Understanding Suicide and Grief
Grief is not the only experience that people bereaved by suicide face. Many people also suffer the impact of trauma. Some people will have found the person who died and will usually be affected by trauma. But those who have not found the person may also be traumatised by the impact of the death.
Definition of Trauma
The word trauma derives from the Greek word for wound. Melbourne psychologist and trauma expert Rob Gordon writes: we can define psychic trauma as an experience with such intensity or meaning as to injure the psychic apparatus-the mental, physical, and social systems that provide the framework for psychic life.
The suicide of a loved one certainly falls into this meaning for many people. It is an event of such intensity as to seriously wound a person's sense of themselves, their value and worth, their world view and their sense of safety in the world.
Trauma is caused by witnessing disturbing and horrific scenes but can also occur for those not present, when they are told about what happened. The experience of trauma is a reaction to these traumatic events.
As trauma is different to grief, trauma and grief may be experienced either alternately or at the same time. It is possible that the combination of trauma and grief may intensify the reactions they have in common. Sometimes, the impact of the trauma must be addressed before bereavement can begin to make progress.
Reactions to Trauma
A person's mind and body may react to trauma over a period of time, perhaps days, weeks or months. As with grief, people react to trauma in different ways.
Some of the more common reactions are listed below. We don't expect that everyone will experience all of these reactions.
- palpitations, trembling or sweating
- easily startled by noises
- breathing difficulties
- headaches or muscle aches
- digestive problems such as nausea, constipation, diarrhoea or a change in eating patterns
- tiredness, fatigue, restlessness
- increased irritability
- increased use of alcohol and/or drugs
- withdrawal or detachment from others, loss of interest in social activities
- lack of motivation
- avoidance of certain places or situations that are reminders of the experience
- sleep problems
- flashbacks or re-experiencing the disturbing event while awake, or in dreams
- pre-occupation with what happened, repetitive thoughts, asking 'why?'
- confused or slowed thinking
- difficulty concentrating or making decisions
- experiencing memory problems
- feeling responsible
- increased anxiety, panic attacks
- troubled or distressed when exposed to other disturbing events e.g. on television or in the newspaper
- worry about others
- feelings of abandonment, isolation, powerlessness
- feeling out of control or that life and the world are out of control
- numbness and/or have mood swings
- may experience a variety of emotions, including depression, sadness, guilt, blame, anger, frustration, fear, and irritability
These symptoms can be distressing, however there are ways to work through trauma. In many cases, these symptoms decrease dramatically in the weeks following the traumatic event.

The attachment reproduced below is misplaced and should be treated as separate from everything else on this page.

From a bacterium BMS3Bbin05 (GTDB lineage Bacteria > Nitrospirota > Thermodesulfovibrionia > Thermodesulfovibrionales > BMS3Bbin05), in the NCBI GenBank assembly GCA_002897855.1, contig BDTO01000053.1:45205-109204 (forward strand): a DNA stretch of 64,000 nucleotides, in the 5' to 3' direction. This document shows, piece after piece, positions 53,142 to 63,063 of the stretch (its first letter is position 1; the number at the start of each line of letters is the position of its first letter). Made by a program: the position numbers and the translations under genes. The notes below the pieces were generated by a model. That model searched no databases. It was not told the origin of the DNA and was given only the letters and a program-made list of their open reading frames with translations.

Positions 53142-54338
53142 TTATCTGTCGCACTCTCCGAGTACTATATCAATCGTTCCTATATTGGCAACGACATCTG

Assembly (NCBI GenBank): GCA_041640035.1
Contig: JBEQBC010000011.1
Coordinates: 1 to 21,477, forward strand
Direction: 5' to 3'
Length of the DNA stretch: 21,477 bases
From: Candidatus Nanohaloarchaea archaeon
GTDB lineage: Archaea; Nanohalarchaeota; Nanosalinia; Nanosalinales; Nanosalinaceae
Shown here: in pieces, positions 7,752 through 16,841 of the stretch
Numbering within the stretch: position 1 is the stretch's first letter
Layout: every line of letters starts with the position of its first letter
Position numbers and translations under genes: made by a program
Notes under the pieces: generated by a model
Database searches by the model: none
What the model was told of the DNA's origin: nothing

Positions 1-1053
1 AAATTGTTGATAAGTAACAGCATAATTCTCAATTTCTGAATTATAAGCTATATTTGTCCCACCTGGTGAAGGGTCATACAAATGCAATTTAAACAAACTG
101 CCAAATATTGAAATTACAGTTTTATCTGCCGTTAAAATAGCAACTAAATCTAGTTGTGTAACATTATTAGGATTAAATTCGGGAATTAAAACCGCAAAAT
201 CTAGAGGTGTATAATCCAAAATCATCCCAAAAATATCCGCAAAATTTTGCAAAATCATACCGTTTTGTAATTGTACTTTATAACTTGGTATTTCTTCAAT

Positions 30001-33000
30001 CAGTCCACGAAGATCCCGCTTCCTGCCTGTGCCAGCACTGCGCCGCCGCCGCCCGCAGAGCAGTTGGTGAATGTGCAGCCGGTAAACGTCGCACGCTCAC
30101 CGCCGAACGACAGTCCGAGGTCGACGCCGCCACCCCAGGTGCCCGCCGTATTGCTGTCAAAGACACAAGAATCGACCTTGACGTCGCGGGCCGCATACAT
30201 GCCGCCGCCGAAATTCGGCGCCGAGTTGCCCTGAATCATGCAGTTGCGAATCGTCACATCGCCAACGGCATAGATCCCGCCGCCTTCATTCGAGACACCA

Ways of Responding to Trauma
Acknowledge that you have experienced a traumatic event and consider trying some of the following:
- reassure yourself that the traumatic event is over, that you are safe now, and that seeing mental images of the events is normal and will decrease over time
- if you want to be left alone, allow yourself time to be alone; this is a normal way to react after a highly stressful experience. However, if your mood is not improving when alone, it may be better to seek company
- if you are feeling alone or isolated, spend some time with friends or family
- express your thoughts and feelings by talking to friends and family, or write, listen to music etc. Only do this if it feels comfortable, do not push yourself
- do not feel that you have to be in control of your life straight away. Give yourself time to recover and rest
- try to get back to your normal routine and go back to work when you feel you are able, even if at reduced hours
- rest more; if you are having difficulty sleeping, get out of bed and try to do something calming instead, then try again
- take care of your health as best you can; eat healthily, in smaller portions if necessary, and drink fluids regularly
- be aware of how much tea and coffee you are drinking. These may further agitate your body when it is already under stress. Exercise can help burn off the stress chemicals
- because traumatic events affect concentration, be more careful when undertaking activities like driving and cooking
- avoid making major decisions. However, making smaller, day-to-day decisions can help to restore a sense of control
It is important not to go through this experience alone. Grief is difficult enough by itself but when there is also trauma it is better to seek support.
It is best to avoid increased use of alcohol, prescription medication and other drugs. These can interfere with the recovery process and cause additional problems later on.
You should consider seeking out some professional help if:
- you are having panic attacks
- you feel very distressed and your life and routines are significantly disrupted
- you are thinking of harming yourself or someone else.